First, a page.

Skip to Content

Technology Blog

Technology Blog

Demystifying cookie permission pop-ups: navigating CCPA and GDPR

Recently updated on

There are two main reasons websites are popping up cookie disclosures - the CCPA and GDPR - two sets of privacy laws that may (or may not) apply to your website.

CCPA: California Consumer Privacy Act

The CCPA, effective since January 1, 2020, aims to grant Californian residents greater control over their personal information. It mandates that businesses operating in California disclose their data collection practices and provide users with the ability to opt out of the sale of their data. This regulation has influenced the way websites handle cookies.

The CCPA applies to for-profit businesses that do business in California and meet any of the following:

  • Have a gross annual revenue of over $25 million;
  • Buy, sell, or share the personal information of 100,000 or more California residents, households, or devices; or
  • Derive 50% or more of their annual revenue from selling California residents’ personal information.

GDPR: General Data Protection Regulation

The GDPR, enforced since May 25, 2018, is a comprehensive data protection regulation that applies to European Union (EU) citizens. It emphasizes transparency, consent, and user rights regarding their personal data. Websites targeting EU users must obtain clear and affirmative consent before collecting personal data, which includes the use of cookies.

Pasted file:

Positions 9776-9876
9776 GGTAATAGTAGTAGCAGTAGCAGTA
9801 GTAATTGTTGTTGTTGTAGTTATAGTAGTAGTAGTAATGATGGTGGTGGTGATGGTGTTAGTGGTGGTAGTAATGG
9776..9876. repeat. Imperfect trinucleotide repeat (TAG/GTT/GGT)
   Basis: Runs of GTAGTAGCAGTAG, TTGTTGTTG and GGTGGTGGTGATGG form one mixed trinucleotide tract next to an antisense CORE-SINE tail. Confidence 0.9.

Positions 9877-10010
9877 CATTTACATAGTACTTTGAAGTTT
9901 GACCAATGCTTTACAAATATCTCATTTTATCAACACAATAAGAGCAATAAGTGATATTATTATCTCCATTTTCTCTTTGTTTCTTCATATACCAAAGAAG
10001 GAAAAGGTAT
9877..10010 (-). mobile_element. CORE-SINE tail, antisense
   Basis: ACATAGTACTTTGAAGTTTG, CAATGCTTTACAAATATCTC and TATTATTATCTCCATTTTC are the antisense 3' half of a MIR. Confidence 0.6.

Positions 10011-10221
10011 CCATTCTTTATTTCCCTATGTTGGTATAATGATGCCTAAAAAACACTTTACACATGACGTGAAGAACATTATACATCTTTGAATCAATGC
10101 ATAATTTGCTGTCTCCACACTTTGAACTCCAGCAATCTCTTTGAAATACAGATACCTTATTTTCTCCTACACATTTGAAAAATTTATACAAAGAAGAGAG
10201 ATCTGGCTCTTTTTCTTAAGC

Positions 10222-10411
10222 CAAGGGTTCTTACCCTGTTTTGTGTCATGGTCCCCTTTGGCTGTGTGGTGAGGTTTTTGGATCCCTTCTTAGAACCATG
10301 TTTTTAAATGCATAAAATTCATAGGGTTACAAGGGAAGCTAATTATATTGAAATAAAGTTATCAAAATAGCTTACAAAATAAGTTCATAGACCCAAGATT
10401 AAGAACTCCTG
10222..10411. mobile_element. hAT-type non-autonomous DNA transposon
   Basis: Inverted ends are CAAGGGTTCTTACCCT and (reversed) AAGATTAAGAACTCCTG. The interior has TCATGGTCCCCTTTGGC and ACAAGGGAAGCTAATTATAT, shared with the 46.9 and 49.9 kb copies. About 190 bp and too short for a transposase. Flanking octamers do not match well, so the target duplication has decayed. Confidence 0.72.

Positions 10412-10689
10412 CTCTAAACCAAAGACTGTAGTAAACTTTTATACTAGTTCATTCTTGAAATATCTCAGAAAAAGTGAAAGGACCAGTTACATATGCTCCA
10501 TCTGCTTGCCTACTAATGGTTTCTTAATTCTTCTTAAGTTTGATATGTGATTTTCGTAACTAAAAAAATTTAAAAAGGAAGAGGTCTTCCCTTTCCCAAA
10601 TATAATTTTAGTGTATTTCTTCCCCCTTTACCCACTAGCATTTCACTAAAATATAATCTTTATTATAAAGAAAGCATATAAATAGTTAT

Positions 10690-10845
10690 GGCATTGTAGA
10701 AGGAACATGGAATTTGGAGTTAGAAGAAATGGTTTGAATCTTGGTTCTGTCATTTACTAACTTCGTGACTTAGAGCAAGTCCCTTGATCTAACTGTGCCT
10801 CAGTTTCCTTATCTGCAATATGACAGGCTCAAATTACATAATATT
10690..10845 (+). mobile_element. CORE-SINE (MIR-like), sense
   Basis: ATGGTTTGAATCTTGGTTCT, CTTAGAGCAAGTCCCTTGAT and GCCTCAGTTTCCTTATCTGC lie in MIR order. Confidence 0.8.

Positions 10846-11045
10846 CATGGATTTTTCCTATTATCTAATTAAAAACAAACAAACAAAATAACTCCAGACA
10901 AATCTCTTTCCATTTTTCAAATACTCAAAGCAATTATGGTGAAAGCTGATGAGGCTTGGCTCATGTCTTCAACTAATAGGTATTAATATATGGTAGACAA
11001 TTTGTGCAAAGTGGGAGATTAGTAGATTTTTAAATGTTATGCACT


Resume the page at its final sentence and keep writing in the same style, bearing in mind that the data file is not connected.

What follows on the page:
According to the European Commission, GDPR applies to:

  • a company or entity which processes personal data as part of the activities of one of its branches established in the EU, regardless of where the data is processed; or
  • a company established outside the EU and is offering goods/services (paid or for free) or is monitoring the behaviour of individuals in the EU.

But I'm not in California or Europe

At the very heart of this ambiguity is the fluid nature of the web.  Just because you don't operate in Europe or California, your website may still attract visitors from these locations.  You may actually sell products or provide meaningful business information to users there. 

The European Commission provides some additional guidance on when GDPR does not apply:

Your company is [a] service provider based outside the EU. It provides services to customers outside the EU.  Its clients can use its services when they travel to other countries, including within the EU. Provided your company doesn't specifically target its services at individuals in the EU, it is not subject to the rules of the GDPR. 

Nonetheless, organizations seem to be erring on the side of caution and implementing cookie pop-ups.  Given the number of organizations that have already implemented them, a decision not to may become more conspicuous and may leave the impression that the organization doesn't care about visitor privacy.

Share , ,
If you're getting even a smidge of value from this post, would you please take a sec and share it? It really does help.